The combined sewer network in Coimbra, which has a history of flooding problems, was selected for the pilot installation. A CENTAUR system has been installed in an existing manhole with a water level monitoring point located 300 m downstream. Testing commenced in October 2017. The site installation includes a web interface displaying measured data. Lessons from the pilot activity were used to re-engineer the CENTAUR system to make it more reliable, easier to install, use less power and reduce the cost.
A re-engineered CENTAUR system has been installed at a ‘demonstration’ site in Toulouse, FR. This demonstration site was selected to have different characteristics to the Coimbra site. The drainage system was a separated storm water network and it was subject to more intense rainfall than Coimbra.
Results from the demonstration site show that the latest version of the CENTAUR system functions as expected and is now considered “market ready”.

3) Exploitation and Dissemination
A key aim of the CENTAUR Innovation Action is to deliver innovative technology with economic and societal impact. To raise awareness of CENTAUR all of the partners have been involved in communication and dissemination activities which have targeted water utilities and their supply chains, as well as policy makers who can influence the up-take of new technology. These activities also targeted civil society and the general public who will benefit from the technology through reduced flood risk at lower costs. These activities have generated significant worldwide interest in CENTAUR. The CENTAUR system was awarded the “Most Innovative Technology of the Year” at the UK’s Water Industry Awards in May 2018. The SME partners have been involved in feasibility studies with several water utilities and are expecting to make the first sales in early 2019.
The simulation studies carried out by the University partners have demonstrated that the CENTAUR concept of using local, autonomously controlled flow control devices can deliver flood risk reduction in existing sewer and drainage systems. The integration of the developed LMCS and FCD has demonstrated that the CENTAUR concept can be technically implemented. The pilot and demonstration activities have shown that the system can be installed and operated in live sewer networks. The technology is now market ready. Conventional responses for mitigating urban flood risks are costly and disruptive, for example building large underground storage tanks costs in the range of €1000 to €3000 per cubic metre and typically these tanks have a volume of many 100’s of cubic metres. Developing sustainable drainage systems (SuDS) requires collaboration with a range of stakeholders including planners and property owners and can be impractical for water utilities to implement in densely populated areas where land availability is low and land costs are high. Implementing the CENTAUR technology does not require new infrastructure or use additional land. A CENTAUR installation costs significantly less and is less disruptive than the conventional flood risk reduction options.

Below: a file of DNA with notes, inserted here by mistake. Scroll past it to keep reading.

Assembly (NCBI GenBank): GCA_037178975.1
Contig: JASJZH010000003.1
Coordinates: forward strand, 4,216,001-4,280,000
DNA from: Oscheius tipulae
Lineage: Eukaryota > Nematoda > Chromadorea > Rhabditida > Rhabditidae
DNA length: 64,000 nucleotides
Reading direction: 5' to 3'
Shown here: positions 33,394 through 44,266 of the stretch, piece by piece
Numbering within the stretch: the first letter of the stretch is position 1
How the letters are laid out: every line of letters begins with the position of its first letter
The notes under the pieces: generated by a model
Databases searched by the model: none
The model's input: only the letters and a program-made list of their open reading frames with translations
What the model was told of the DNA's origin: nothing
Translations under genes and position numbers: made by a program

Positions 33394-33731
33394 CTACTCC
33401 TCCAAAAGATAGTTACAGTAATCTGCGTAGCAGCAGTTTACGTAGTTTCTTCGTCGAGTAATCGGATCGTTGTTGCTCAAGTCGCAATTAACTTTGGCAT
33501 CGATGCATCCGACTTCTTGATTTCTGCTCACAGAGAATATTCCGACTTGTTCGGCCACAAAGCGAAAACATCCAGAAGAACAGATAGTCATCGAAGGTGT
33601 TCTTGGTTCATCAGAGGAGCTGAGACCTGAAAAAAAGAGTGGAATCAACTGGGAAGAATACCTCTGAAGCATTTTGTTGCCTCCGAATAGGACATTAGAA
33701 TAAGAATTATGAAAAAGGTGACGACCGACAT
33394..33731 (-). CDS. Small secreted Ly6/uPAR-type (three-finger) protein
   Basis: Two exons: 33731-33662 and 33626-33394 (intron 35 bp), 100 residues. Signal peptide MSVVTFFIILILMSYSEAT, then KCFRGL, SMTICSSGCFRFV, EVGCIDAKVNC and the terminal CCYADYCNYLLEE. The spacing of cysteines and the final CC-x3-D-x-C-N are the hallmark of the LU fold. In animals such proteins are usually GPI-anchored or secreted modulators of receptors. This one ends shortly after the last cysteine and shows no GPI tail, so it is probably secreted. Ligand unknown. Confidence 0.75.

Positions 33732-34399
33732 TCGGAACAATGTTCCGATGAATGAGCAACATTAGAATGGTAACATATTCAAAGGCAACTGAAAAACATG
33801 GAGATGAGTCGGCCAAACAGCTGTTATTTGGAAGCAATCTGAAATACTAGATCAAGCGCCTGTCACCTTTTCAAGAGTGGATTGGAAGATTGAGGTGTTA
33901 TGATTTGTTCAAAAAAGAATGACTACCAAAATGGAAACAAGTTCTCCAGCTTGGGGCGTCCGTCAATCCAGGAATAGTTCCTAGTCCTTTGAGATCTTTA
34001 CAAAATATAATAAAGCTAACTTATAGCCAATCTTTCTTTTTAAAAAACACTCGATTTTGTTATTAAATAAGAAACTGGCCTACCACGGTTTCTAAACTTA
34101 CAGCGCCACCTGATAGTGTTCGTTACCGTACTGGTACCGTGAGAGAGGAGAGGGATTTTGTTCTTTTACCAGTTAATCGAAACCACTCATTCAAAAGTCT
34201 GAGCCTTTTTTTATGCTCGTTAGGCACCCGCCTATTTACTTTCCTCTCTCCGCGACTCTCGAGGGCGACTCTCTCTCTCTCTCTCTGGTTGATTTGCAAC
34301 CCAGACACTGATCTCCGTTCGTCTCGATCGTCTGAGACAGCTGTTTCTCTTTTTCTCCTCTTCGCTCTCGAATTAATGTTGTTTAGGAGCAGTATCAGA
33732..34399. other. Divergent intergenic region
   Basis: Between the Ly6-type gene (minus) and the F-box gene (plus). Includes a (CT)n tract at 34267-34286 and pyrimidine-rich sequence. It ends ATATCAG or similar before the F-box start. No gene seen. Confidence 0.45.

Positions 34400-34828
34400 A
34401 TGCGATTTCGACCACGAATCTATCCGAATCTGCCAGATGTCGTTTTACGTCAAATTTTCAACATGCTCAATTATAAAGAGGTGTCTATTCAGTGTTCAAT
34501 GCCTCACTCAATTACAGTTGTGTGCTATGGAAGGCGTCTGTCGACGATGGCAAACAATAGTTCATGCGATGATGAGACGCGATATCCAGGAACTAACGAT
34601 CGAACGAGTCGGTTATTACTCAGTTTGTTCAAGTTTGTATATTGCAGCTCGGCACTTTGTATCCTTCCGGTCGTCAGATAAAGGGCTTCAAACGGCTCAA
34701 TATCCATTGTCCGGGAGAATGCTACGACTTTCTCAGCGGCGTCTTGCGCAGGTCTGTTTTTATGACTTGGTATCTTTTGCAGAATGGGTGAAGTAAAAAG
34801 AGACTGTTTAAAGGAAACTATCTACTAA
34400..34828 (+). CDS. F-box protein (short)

In terms of impact, the UK government water regulator OFWAT has identified 3644 properties with an unacceptable risk from sewer flooding and that require remedial action from water utilities. Urban flooding occurs throughout the EU, so the overall impact in Europe will involve many thousands of properties. There is therefore a significant market for local autonomous local flow control solutions to be delivered to provide an economic level of flood protection. From the results of the analysis of this potential market it has been estimated that the implementation of CENTAUR in the EU will create up to 90 jobs in the partner SMEs and their wider supply chain.